Written by Jen Finn
Mixing outrage and pleas of financial hardship, commercial fishermen and charter captains packed a Marathon meeting Monday to forcefully argue against proposals for new no-take zones throughout the Florida Keys National Marine Sanctuary.
"You're strangling us, slowly but surely strangling us," said Bill Harbaugh, an Upper Keys charter captain.
"This is a declaration of war against fishermen ... a vast overreach," said Upper Keys commercial fisherman Carlos Jimenez.
Taking the brunt of the collective anger from more than 100 opponents were volunteer members of the Ecosystem Protection working group, preparing a set of revised zoning maps to submit to the full Sanctuary Advisory Council.
After hours of public comment, the working group abandoned plans to vote Monday on recommendations for a network of new ecological reserves and preservation areas ranging from the Dry Tortugas to Carysfort Reef off North Key Largo.
"Everybody just now is getting wind of this," said Ernie Piton, president of the Florida Keys Commercial Fishermen's Association and a member of the working group. "There's no way we're getting through this today. It's not possible."
"The whole thing's a meltdown," said Joe Weatherby, a diving representative on the working group.
Read the full story at Keys Net>>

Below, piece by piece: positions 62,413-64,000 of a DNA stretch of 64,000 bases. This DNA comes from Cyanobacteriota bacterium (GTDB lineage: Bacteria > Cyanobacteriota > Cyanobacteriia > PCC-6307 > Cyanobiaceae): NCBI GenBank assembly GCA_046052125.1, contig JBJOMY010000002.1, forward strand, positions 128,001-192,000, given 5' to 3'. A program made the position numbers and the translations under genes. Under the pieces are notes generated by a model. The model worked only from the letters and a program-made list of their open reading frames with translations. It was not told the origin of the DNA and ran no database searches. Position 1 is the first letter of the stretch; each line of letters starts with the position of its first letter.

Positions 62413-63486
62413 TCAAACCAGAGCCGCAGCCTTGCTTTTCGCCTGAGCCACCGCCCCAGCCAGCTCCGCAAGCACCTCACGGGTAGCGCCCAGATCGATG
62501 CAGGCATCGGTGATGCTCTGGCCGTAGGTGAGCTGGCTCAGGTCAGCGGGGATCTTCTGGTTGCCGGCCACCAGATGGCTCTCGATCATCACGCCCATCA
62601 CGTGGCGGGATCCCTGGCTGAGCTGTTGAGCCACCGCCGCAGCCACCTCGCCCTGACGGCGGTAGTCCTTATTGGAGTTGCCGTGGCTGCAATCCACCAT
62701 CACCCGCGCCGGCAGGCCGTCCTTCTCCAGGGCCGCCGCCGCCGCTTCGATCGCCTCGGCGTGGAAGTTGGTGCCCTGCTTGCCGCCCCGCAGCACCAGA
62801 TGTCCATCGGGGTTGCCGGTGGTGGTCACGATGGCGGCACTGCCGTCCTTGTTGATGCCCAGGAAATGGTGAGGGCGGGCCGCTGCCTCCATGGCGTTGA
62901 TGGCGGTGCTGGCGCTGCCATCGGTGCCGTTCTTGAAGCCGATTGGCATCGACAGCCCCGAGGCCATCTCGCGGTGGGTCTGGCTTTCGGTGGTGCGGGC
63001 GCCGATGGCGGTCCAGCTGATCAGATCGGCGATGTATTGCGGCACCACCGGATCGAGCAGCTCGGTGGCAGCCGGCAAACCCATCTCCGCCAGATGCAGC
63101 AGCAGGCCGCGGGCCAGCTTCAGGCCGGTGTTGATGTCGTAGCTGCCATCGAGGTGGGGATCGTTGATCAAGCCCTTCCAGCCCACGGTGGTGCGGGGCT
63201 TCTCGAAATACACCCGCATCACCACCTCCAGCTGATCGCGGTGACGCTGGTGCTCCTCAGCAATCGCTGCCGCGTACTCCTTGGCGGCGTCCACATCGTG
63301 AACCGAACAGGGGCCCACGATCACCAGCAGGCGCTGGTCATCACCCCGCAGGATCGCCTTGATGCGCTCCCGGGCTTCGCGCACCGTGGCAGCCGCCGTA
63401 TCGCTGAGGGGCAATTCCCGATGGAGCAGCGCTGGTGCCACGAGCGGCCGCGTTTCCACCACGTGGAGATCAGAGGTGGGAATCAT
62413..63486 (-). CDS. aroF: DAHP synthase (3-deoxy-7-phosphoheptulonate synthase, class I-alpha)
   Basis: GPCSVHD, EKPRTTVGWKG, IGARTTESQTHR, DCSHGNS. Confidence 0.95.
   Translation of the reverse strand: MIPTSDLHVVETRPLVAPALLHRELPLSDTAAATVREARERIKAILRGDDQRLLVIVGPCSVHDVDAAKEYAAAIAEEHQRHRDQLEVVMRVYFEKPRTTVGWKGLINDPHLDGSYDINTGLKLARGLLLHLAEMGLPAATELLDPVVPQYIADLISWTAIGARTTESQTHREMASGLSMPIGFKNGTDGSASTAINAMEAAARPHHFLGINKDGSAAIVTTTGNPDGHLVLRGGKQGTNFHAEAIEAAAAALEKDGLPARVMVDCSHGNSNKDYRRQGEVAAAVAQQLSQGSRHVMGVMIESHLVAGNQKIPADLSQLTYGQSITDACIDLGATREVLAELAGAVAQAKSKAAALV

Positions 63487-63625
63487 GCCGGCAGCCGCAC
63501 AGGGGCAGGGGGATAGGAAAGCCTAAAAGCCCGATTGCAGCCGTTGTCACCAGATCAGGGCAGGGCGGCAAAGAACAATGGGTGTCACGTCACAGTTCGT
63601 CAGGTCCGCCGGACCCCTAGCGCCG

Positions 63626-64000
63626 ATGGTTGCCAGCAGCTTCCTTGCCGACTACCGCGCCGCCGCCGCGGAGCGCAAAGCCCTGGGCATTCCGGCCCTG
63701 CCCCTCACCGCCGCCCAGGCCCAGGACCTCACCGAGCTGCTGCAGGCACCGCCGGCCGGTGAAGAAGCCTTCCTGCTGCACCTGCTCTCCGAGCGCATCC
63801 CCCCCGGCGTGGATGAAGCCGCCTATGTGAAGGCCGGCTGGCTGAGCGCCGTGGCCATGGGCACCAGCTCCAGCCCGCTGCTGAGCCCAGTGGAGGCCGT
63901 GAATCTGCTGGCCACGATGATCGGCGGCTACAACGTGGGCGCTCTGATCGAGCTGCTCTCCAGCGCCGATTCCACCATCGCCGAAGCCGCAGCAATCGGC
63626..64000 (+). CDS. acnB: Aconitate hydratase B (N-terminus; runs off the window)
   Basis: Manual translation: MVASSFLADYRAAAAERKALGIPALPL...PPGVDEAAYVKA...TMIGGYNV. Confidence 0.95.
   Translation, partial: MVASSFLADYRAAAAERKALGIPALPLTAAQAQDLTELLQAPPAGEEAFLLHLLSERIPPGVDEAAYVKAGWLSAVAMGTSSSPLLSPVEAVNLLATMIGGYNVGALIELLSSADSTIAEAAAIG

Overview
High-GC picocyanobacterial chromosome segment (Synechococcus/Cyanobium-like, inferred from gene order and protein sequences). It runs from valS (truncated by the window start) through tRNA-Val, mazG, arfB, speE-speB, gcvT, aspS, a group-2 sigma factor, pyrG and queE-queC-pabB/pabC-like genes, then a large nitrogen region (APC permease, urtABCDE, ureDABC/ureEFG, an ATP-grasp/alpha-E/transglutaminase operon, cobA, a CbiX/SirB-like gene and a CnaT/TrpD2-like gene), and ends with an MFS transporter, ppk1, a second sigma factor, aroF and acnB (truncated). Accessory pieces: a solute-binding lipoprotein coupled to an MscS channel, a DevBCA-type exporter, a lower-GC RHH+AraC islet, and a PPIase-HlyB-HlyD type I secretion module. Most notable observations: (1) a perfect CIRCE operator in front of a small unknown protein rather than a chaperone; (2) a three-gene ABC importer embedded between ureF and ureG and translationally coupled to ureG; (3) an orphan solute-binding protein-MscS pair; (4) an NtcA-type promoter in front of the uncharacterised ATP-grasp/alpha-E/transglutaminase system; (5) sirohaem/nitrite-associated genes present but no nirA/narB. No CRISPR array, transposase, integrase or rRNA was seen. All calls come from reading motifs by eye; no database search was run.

National Fisherman Live: 3/10/15
In this episode, Online Editor Leslie Taylor talks with Mike McLouglin, vice president of Dunlop Industrial and Protective Footwear.
National Fisherman Live: 2/24/15
In this episode:
March date set for disaster aid dispersal
Oregon LNG project could disrupt fishing
NOAA tweaks gear marking requirement
N.C. launches first commercial/recreational dock
Spiny lobster traps limits not well received
NMFS announced two changes in regulations that apply to federal fishing permit holders starting Aug. 26.
First, they have eliminated the requirement for vessel owners to submit “did not fish” reports for the months or weeks when their vessel was not fishing.
Some of the restrictions for upgrading vessels listed on federal fishing permits have also been removed.Read more...
Alaskans will meet with British Columbia’s Minister of Energy and Mines, Bill Bennett, when he visits Juneau next week and will ask him to support an international review of mine developments in northwest British Columbia, upstream from Southeast Alaska along the Taku, Stikine and Unuk transboundary rivers.
Some Alaska fishing and environmental groups believe an international review is the best way to develop specific, binding commitments to ensure clean water, salmon, jobs and traditional and customary practices are not harmed by British Columbia mines and that adequate financial assurances are in place up front to cover long-term monitoring and compensation for damages.Read more...